As I expected, you can't help making personal attacks. It does not bother me but it should concern you. In the heat of a reasonable disagreement, it just make your positions on this seem less than serious.

43 posted on 10/15/2010 5:37:55 PM PDT by wmileo
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To: wmileo
The upper echelon of Intellectual college students are never facing an opportunity to acquire the wealth we are talking about.

Who do you think gets those billions in bonuses the big Wall Street firms shell out. How much does a partner from a NY white shoe firm make a year. What schools are they coming from?

I'll bet there were more 7 figure bonuses passed out in 2006 on Wall Street than there were 7 figure salaries in the NFL.

We're most certainly talking about a double standard.

Also, when was the last time a student got in trouble with the NCAA for getting a free lunch from an agent?

You tell me since you seem so willing to tell others they are wrong while you obviously argue from a position of ignorance.

44 posted on 10/15/2010 5:43:51 PM PDT by triumphant values (Never criticize that to your right.)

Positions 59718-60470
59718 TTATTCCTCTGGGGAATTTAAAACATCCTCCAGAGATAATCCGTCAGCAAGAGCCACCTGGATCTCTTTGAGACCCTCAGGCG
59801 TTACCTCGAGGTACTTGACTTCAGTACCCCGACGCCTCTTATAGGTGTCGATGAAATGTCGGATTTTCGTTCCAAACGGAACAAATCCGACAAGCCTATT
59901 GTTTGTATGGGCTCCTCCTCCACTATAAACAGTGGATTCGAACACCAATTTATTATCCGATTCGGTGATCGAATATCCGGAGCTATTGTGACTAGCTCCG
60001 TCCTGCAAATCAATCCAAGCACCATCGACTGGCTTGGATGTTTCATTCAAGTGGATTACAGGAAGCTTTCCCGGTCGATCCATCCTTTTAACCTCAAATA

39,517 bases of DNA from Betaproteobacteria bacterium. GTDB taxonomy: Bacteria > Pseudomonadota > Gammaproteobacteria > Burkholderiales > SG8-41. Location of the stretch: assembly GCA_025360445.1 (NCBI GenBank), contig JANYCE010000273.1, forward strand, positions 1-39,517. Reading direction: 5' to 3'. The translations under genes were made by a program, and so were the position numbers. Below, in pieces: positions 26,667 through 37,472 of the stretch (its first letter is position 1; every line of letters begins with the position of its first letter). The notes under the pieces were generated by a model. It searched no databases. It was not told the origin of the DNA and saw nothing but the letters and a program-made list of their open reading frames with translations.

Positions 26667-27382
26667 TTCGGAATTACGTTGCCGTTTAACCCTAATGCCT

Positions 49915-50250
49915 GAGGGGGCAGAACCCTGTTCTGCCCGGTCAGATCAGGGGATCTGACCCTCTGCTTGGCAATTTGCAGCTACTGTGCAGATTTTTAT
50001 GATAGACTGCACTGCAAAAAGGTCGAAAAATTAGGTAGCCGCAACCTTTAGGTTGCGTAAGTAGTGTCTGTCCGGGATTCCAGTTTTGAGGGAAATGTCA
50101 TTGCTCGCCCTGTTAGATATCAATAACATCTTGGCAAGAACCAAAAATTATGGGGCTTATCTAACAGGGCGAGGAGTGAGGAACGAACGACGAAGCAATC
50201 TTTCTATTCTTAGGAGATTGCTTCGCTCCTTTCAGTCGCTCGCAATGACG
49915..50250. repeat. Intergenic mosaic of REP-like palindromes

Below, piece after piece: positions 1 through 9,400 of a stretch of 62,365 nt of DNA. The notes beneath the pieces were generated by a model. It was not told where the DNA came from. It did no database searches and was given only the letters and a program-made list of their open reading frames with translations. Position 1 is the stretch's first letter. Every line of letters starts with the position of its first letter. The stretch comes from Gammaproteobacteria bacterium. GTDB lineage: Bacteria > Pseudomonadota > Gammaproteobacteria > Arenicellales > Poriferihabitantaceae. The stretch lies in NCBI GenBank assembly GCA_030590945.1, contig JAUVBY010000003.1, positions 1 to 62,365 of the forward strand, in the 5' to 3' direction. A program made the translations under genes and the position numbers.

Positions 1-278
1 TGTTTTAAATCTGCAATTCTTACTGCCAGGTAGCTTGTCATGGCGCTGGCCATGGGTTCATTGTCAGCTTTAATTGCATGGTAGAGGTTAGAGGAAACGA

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To: triumphant values
I think you will find that the rigorous achedemic education curriculum of the musical, acting and dance students at Julliard is up to the same standards as the best schools in the country.

If all that the schools expect from an amateur athlete is to learn how to play games which will make them both large sums of money, they have lost their way as well as the athlete. They are supposed to be on the receiving end of a quality education.

45 posted on 10/15/2010 5:46:15 PM PDT by wmileo
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To: wmileo
I think you will find that the rigorous achedemic education curriculum of the musical, acting and dance students at Julliard is up to the same standards as the best schools in the country.

You think? Well you don't know. I do. They study their genre, that's it unless they enroll in interdivisional liberal arts.

Again I'm going to ask you for the umpteenth time this thread, why are academic pursuits a more honorable pursuit than athletic pursuits?

46 posted on 10/15/2010 6:01:03 PM PDT by triumphant values (Never criticize that to your right.)
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To: triumphant values